Chinese New Year, 2022 is the year of the Tiger: it happens once every 60 years.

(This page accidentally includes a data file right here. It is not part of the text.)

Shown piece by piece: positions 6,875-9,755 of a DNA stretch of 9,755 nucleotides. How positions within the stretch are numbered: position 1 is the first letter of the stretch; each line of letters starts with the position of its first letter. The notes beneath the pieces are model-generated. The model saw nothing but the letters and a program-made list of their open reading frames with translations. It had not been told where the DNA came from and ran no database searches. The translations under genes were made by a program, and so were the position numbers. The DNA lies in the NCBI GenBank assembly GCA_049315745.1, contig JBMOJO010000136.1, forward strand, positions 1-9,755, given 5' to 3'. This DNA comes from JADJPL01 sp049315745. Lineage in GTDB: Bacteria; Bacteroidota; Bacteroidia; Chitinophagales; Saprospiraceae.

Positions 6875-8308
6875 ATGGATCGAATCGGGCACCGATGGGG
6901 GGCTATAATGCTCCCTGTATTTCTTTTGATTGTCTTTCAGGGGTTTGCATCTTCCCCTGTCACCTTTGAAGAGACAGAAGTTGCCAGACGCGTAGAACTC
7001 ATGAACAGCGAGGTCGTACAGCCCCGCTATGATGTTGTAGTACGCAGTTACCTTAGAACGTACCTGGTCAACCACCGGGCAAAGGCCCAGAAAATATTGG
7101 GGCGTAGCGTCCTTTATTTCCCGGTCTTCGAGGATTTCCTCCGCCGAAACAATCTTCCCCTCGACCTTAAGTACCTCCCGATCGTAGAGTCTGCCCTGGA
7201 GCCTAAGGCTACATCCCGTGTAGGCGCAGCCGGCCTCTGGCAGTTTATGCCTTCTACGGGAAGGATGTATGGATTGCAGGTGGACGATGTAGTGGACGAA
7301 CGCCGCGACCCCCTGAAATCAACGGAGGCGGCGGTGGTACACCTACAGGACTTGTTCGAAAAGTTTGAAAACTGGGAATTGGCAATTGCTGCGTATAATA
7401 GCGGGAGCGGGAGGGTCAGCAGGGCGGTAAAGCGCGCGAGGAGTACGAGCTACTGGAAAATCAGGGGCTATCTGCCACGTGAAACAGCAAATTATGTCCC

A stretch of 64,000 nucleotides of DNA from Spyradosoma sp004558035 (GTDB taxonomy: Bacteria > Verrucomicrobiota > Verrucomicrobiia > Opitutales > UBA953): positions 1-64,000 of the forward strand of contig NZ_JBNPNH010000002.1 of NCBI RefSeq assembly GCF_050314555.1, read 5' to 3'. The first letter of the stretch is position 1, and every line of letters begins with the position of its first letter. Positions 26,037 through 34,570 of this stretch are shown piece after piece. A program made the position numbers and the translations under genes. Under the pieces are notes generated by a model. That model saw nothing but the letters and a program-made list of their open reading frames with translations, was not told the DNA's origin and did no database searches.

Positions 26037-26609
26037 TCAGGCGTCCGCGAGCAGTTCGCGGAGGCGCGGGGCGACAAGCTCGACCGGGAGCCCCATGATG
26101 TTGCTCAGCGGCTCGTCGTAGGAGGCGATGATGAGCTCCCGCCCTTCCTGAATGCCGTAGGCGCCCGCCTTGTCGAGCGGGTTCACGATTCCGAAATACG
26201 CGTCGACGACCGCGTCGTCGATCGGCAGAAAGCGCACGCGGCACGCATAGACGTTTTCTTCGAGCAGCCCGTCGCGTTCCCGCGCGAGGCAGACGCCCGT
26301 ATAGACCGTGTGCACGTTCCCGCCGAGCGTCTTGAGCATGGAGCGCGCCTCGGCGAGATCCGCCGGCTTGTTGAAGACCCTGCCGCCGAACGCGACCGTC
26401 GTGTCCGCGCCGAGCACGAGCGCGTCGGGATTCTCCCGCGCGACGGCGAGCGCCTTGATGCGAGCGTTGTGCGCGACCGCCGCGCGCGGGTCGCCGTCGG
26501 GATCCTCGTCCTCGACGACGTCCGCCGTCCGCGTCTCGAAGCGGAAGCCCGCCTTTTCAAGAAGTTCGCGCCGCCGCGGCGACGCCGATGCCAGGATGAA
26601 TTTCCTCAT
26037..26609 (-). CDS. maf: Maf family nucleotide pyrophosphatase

The Spring Festival commonly known as Chinese New Year. In the Eastern tradition, the calendar is lunisolar, that is linked to the phases of the moon (not the sun) and the months begin with each new moon. This is why we also speak of the Lunar New Year. The beginning of the new year always coincides with the second new moon after the winter solstice, therefore on a date between January 21 and February 20. A day that – this year on 1 February precisely – kicks off two weeks of celebrations for a large part of the Far East. Not only China, in fact, the Lunar New Year is also celebrated in Japan, Korea, Mongolia, Singapore, Malaysia, Nepal, Bhutan and Vietnam. Each year, according to Chinese astrology, is marked by an animal sign (12 in total) and one of the five fundamental elements: metal, wood, water, fire and earth. 2022 is the year of the Water Tiger. The 1938, 1950, 1962, 1974, 1986, 1998, 2010 and so on were also of the Tiger, but the combination with water recurs every 60 years. In the Chinese horoscope this sign embodies strength, courage and impulsiveness (characteristics similar to those of Leo in our local horoscope). The meaning attributed to it, therefore, is that of an unpredictable year. It mitigates the water element, but months of ups and downs are expected. Surely a better prospect than 2020, which was the year of the Rat: a year of great upheavals. The actual party, a bit like Christmas, begins on the evening of New Year’s Eve, with a family banquet. Then the first day opens with the lion dance, a traditional ritual. The party alternates between myths and superstitions. We visit parents and grandparents, not on the fourth day of celebration, however, because it brings bad luck and we fight. Among the traditional foods there are the Jiaozi, the famous steamed meat ravioli, which are eaten especially on the fifth day of the festival. To close the Chinese New Year cycle there is the Lantern Festival, the main recurrence of these holidays, in which you walk at night with the iconic rice paper lanterns. In modern times, plastic has replaced paper, and the decorations are written and drawings of anime, traditional Japanese cartoons. In the streets there are dances and other artistic performances, then the inevitable fireworks. But where do these customs come from?

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